The most noteworthy success of the Islamic movement during this time was of course the overthrow of the Shah of Iran and the installation of the Ayatollah Khomeini as the Islamic dictator. British Intelligence had used their contacts with Iran's mullahs and ayatollahs to help overthrow Mossadegh and install the Shah back in 1953, and these contacts were maintained and used again to overthrow the Shah when his regime fell out of favor.
The Establishment history of Iran's Islamic Revolution is that Khomeini's revolt was spontaneous and populist, and that it overthrew a repressive dictatorship that was hated by the people but supported wholeheartedly by the United States. It is true that the Shah's government was not a democracy and that his secret service, trained by the CIA, was one of the most effective intelligence organizations in the world. But what is not reported is that prior to the British-sponsored massive public relations campaign on behalf of the Ayatollah the government of the Shah was loved by the vast majority of the population.
After taking over from Mossadegh the Shah began to push forward a number of nationalist policies that increased his popularity at home but, in some cases, worried the Anglo-American Establishment. First, he signed petroleum agreements with ENI, the Italian oil company. Then in 1963 he pushed forward on a series of popular reforms that became known as the White Revolution. The Shah evolved into a nationalist whose path paralleled that of Nasser far too much for the Establishment's liking:
- He bought land from the upper classes and, along with the crown's own land, sold it back cheaply to tenant farmers, allowing over one a half million people to become land owners and ending the old feudal system.
- He allowed women the right to vote, and brought an end to the wearing of the veil, which were "Westernizing" moves unwelcomed by the religious sector.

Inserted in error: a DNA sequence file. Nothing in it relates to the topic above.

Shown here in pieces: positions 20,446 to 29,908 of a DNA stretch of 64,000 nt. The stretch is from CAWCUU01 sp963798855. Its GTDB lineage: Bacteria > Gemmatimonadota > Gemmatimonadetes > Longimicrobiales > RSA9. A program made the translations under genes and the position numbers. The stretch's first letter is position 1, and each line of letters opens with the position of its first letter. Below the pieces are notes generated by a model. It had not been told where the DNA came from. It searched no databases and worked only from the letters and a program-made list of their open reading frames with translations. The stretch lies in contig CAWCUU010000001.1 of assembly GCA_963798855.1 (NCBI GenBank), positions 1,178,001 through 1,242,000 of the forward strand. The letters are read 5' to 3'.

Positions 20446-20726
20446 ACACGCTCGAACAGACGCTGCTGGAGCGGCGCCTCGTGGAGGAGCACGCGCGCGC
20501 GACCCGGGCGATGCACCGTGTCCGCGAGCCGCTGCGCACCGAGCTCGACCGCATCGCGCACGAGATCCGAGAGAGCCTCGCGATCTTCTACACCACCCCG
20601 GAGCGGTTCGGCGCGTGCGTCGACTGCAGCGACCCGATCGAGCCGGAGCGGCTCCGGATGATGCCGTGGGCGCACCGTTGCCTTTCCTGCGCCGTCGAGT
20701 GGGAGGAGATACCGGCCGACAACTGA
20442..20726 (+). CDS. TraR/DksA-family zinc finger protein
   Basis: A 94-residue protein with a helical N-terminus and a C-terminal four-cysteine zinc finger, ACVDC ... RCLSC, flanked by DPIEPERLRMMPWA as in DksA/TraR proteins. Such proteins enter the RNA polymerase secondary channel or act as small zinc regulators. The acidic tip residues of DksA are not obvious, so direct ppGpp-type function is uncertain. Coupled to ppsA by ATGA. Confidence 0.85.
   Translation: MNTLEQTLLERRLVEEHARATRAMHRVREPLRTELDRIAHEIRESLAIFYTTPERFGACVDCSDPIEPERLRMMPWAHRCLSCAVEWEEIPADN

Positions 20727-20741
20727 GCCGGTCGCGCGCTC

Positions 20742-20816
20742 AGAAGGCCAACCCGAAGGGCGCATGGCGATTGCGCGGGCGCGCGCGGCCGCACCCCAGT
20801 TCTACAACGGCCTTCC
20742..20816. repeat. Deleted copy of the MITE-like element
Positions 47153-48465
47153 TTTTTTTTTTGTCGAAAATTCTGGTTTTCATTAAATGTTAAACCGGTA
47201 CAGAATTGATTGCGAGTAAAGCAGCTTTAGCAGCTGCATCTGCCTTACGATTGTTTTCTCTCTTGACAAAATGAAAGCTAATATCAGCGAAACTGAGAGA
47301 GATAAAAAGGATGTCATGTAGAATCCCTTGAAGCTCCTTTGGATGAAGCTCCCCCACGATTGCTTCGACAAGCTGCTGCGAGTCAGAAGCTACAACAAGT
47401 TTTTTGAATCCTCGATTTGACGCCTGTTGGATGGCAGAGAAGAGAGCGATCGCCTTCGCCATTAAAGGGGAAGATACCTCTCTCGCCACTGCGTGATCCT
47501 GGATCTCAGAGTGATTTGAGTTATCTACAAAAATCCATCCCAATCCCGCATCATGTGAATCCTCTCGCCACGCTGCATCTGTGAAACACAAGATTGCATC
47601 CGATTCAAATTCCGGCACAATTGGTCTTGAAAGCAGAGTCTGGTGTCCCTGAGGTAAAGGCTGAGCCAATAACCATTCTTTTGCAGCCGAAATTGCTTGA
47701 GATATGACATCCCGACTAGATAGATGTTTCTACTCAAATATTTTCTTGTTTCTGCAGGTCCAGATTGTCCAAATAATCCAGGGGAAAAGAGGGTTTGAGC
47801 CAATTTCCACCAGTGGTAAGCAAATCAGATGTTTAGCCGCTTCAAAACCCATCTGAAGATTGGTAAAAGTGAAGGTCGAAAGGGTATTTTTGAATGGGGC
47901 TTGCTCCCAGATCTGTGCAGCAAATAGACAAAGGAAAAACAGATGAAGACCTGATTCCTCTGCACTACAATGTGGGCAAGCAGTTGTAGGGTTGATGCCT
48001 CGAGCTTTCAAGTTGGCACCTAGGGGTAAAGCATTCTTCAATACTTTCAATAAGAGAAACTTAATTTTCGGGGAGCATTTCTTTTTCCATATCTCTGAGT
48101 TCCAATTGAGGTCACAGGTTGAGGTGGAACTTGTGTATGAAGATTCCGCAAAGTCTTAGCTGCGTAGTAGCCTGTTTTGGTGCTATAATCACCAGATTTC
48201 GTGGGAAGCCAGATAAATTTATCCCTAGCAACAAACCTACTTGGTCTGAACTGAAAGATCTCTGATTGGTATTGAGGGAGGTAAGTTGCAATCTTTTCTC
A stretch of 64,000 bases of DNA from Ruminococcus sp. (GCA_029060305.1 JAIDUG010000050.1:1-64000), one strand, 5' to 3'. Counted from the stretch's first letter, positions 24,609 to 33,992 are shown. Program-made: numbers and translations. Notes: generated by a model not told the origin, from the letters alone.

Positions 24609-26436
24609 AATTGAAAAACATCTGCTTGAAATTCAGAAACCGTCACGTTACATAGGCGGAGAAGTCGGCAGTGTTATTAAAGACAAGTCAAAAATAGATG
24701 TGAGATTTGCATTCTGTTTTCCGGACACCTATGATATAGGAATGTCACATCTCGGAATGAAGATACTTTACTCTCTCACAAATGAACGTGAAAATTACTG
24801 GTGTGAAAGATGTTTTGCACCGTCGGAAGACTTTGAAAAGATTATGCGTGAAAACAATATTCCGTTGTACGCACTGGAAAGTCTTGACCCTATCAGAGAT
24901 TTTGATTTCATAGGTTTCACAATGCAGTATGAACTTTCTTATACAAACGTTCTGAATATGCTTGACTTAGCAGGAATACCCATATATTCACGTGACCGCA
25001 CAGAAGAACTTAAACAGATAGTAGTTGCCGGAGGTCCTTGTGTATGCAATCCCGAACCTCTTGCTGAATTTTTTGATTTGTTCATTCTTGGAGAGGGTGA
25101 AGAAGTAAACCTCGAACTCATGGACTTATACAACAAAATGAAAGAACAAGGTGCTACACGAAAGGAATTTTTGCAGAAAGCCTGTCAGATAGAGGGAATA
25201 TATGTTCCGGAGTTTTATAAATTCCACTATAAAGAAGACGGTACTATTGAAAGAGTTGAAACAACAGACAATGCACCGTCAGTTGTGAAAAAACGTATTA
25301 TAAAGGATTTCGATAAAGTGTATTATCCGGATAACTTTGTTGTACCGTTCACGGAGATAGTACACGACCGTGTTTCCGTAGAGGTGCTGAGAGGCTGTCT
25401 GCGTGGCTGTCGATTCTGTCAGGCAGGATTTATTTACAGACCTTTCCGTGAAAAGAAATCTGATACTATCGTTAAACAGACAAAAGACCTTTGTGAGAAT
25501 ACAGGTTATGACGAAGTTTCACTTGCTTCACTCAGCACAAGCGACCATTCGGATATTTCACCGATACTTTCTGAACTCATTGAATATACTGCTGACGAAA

- He pushed forward on a $90 billion nuclear power program.
- He moved to shut down the lucrative opium industry that had been created during the days of British Empire control that had been running for a hundred years. (9)...
The attack on the Shah's government came through the Muslim Brotherhood and through the mullahs and ayatollahs of Iran, supported and manipulated by British Intelligence...
Dr. John Coleman, a former British Intelligence agent... states in his report on Iran's Islamic Revolution (11) that the Muslim Brotherhood was created by "the great names of British Middle East intelligence" ...and that their mission was to "keep the Middle East backward so that its natural resource, oil, could continue to be looted..."
Dr. Coleman writes that in 1980 the broadcasts of Radio Free Iran divided the enemies of the Shah into four categories: 1. Iranian politicians bought by the Israeli Shin Bet, 2. The CIA's network of agents, 3. The feudal landowners, 4. The Freemasons and the Muslim Brotherhood (viewed as the same enemy).
In his report Dr. Coleman writes that in Iran, "At one time there was even a joke about the mullahs being stamped 'made in Britain.'" When the Shah introduced his plan for modernization in 1963 the Ayatollah Khomeini emerged as the leader of the religious opposition. Up until his exile from Iran in 1964, Khomeini was based at the religious city of Qom. Dr. Coleman relates that Radio Free Iran claimed that while at Qom Khomeini received a "monthly stipend from the British, and he is in constant contact with his masters, the British."
It would seem that the UK and US military like governments to be fundamentalist because then things are easier to control.
Posted by Anon at 5:56 PM